This policy favoring arbitration was extended to patents in 1982 with the amendment to the patent statute that explicitly approved arbitration of patent disputes and has been recognized as a means of resolving trademark and copyright disputes notwithstanding that arbitration is a private resolution affecting intellectual property rights granted to individuals for the broader public interest. This seeming surrender of control over enforcement of intellectual property rights to individuals in arbitration is rationalized on the grounds that such arbitration awards bind only the parties involved and only minimally impact the public at large. Consequently, the arbitrability of intellectual property disputes has become a historical and academic exercise rather than a present impediment to arbitration at least in the United States. As such, intellectual property issues such as validity, enforceability, ownership, infringement, and claim interpretation are issues subject to resolution in arbitration. That does not mean that the arbitrator might not find that a patent was invalid for failing to meet statutory requirements or that a license was invalid because it violated statutory prohibitions or was contrary to public policy such as extending the requirement to pay a royalty beyond the statutory expiration of the patent, but the dispute itself would nevertheless be arbitrable.
By contrast, intellectual property disputes may not be arbitrable in the international arena.
The New York Convention22 provides that: V. (2) Recognition and enforcement of an arbitral award may also be refused if the competent authority in the country where recognition and enforcement is sought finds that: a) The subject matter of the difference is not capable of settlement by arbitration under the law of that country; or b) The recognition or enforcement of the award would be contrary to the public policy of that country.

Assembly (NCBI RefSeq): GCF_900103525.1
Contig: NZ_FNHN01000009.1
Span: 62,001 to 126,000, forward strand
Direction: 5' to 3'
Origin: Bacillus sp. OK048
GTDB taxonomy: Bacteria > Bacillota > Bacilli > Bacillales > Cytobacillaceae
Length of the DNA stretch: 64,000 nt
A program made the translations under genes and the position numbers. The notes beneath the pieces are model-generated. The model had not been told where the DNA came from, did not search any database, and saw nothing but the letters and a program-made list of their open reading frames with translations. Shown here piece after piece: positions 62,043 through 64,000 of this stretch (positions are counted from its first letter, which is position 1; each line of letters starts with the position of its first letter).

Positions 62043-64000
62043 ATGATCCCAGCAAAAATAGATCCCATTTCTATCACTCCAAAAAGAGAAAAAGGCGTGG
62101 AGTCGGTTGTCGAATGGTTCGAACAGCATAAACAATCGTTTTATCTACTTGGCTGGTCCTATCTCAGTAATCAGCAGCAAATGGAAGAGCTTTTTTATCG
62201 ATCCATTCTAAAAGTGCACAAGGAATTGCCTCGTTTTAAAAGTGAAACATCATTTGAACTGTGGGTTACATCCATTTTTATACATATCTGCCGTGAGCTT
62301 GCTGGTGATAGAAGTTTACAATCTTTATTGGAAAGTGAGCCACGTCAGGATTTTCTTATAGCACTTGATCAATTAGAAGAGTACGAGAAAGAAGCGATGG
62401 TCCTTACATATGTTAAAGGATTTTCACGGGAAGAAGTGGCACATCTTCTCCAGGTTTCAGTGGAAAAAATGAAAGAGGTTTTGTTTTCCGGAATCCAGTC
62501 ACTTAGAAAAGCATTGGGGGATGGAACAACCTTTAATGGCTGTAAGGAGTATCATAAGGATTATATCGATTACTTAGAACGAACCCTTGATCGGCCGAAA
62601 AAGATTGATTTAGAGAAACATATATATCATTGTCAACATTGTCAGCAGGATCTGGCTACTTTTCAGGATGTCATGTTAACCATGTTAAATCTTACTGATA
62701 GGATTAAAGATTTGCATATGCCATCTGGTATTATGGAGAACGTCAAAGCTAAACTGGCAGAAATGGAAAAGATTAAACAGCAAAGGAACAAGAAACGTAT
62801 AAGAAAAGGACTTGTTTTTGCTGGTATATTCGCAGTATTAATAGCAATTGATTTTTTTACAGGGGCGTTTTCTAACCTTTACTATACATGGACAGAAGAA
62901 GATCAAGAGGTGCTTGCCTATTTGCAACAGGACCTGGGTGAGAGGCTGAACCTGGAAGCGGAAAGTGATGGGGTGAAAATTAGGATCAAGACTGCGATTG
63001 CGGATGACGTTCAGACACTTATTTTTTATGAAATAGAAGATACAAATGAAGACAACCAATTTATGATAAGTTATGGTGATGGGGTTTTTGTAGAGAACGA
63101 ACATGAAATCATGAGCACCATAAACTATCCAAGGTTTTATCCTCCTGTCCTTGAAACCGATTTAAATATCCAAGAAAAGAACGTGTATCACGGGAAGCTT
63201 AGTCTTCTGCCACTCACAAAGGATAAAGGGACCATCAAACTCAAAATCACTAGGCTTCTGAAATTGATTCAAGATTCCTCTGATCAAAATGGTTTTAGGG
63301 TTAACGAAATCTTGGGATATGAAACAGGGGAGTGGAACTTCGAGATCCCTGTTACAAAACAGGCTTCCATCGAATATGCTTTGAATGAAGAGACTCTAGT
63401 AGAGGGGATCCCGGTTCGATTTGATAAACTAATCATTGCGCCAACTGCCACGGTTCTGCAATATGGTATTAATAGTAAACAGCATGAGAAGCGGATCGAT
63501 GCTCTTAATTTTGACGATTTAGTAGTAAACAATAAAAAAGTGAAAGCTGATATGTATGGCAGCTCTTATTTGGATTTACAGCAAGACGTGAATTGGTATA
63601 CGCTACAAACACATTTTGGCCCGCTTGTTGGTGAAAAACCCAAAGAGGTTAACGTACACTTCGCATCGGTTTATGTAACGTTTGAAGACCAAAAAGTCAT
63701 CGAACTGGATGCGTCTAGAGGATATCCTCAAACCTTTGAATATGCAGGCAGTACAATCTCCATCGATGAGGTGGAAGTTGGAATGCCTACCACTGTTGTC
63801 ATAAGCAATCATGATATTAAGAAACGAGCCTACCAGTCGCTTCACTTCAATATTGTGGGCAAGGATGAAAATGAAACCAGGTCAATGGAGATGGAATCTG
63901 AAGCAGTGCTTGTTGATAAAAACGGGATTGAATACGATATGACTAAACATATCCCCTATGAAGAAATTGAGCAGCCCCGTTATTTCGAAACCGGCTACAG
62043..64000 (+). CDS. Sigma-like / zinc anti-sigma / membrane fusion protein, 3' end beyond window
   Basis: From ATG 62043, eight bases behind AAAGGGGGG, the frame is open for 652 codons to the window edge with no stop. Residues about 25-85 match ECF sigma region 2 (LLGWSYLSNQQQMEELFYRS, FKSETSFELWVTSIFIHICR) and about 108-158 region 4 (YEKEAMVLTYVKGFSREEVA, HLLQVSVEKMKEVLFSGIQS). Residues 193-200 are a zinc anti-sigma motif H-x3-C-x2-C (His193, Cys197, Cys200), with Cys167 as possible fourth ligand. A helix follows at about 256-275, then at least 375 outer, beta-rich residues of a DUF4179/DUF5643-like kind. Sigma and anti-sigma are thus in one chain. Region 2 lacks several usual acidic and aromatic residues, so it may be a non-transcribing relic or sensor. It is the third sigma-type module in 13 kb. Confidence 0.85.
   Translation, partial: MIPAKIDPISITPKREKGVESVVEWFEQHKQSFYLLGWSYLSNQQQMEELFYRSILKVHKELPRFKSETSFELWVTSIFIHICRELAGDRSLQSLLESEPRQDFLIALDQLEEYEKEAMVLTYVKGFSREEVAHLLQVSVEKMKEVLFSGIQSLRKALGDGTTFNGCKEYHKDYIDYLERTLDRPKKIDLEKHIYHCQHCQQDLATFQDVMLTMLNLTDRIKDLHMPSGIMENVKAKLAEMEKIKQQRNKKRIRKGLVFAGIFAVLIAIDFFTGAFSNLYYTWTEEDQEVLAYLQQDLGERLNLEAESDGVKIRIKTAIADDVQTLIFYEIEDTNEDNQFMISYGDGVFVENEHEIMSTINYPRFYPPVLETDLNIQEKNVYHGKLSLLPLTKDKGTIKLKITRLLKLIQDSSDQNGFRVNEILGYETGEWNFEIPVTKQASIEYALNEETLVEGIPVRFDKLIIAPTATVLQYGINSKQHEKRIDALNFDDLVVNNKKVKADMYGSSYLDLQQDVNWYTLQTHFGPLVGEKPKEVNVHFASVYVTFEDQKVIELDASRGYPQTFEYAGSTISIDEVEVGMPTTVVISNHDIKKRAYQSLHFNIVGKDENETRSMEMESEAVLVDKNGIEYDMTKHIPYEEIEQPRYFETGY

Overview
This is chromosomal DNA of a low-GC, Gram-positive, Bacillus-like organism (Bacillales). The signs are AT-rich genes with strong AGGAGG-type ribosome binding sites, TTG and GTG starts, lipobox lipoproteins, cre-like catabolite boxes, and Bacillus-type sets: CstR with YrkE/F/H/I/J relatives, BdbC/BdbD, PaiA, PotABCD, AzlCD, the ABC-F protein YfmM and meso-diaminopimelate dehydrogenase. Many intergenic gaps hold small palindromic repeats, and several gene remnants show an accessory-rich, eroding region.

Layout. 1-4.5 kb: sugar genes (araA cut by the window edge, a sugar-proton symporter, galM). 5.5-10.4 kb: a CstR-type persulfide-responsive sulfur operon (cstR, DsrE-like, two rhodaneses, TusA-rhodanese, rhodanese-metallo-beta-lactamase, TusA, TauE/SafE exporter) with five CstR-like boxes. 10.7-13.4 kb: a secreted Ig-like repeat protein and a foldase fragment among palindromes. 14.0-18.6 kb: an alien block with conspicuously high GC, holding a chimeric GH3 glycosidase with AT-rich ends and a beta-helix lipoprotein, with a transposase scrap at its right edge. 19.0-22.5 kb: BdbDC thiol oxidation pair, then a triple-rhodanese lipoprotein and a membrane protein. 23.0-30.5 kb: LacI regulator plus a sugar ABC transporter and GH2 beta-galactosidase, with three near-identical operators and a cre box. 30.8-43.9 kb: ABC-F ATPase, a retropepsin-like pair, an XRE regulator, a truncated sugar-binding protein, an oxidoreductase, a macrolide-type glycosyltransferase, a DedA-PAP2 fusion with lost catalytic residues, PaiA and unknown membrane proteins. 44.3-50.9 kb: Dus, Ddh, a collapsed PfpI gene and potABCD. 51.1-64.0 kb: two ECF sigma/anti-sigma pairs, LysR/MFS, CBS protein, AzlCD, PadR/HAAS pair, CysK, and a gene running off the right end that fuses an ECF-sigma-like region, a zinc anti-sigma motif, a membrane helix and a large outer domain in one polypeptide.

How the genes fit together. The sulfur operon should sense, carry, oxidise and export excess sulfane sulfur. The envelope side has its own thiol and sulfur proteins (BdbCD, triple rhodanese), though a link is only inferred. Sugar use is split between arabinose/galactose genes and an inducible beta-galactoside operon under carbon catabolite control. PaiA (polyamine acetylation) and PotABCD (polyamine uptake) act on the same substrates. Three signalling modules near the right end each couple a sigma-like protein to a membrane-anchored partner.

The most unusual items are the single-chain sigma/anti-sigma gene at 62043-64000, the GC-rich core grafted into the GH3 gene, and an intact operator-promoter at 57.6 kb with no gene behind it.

Accordingly, in a country where the validity of a patent issued by that country is required to be determined by its courts, patent validity would not be arbitrable. One illustration of this is South Africa whose laws give exclusive jurisdiction to hear and decide patent infringement and validity issues to the “commissioner.” This is presumably based on the notion that disputes that might affect the public should be decided by the patent commissioner and not by a private arbitrator. However, suppose that the arbitration venue was the U.S. not South Africa and the same issues of infringement and validity of the South African patent were raised in arbitration? Section V (2) (a) of the New York Convention only permits the “competent authority” of the country where recognition or enforcement is sought or to deny arbitrability. Consequently, if the parties had set the arbitration venue to be the United States and the issue to be arbitrated was infringement of a South African patent, the arbitrator in the US would be bound by U.S. law not the law of South Africa and therefore should decide the infringement issue as between the parties to the arbitration under Section 2 of the F.A.A. Suppose that the award of the U.S. arbitrator was then presented to a South African court for enforcement. A denial of enforcement of the award in South Africa would be permitted under either Section V (2) (a) or (b) of the New York Convention. If the award was presented for enforcement in another convention country, that country would be compelled under Article III of the New York Convention to enforce the award notwithstanding South Africa’s prohibitions.
Finally, suppose that South African law or public policy prohibited enforcement an arbitration infringement award even as to foreign patents, then a court in South Africa could deny enforcement of an award rendered in a U.S. arbitration related to a U.S. patent. These examples demonstrate that it is the laws and courts in the country where recognition or enforcement is to take place that will control subject to the impact of a choice of law clause in the arbitration agreement.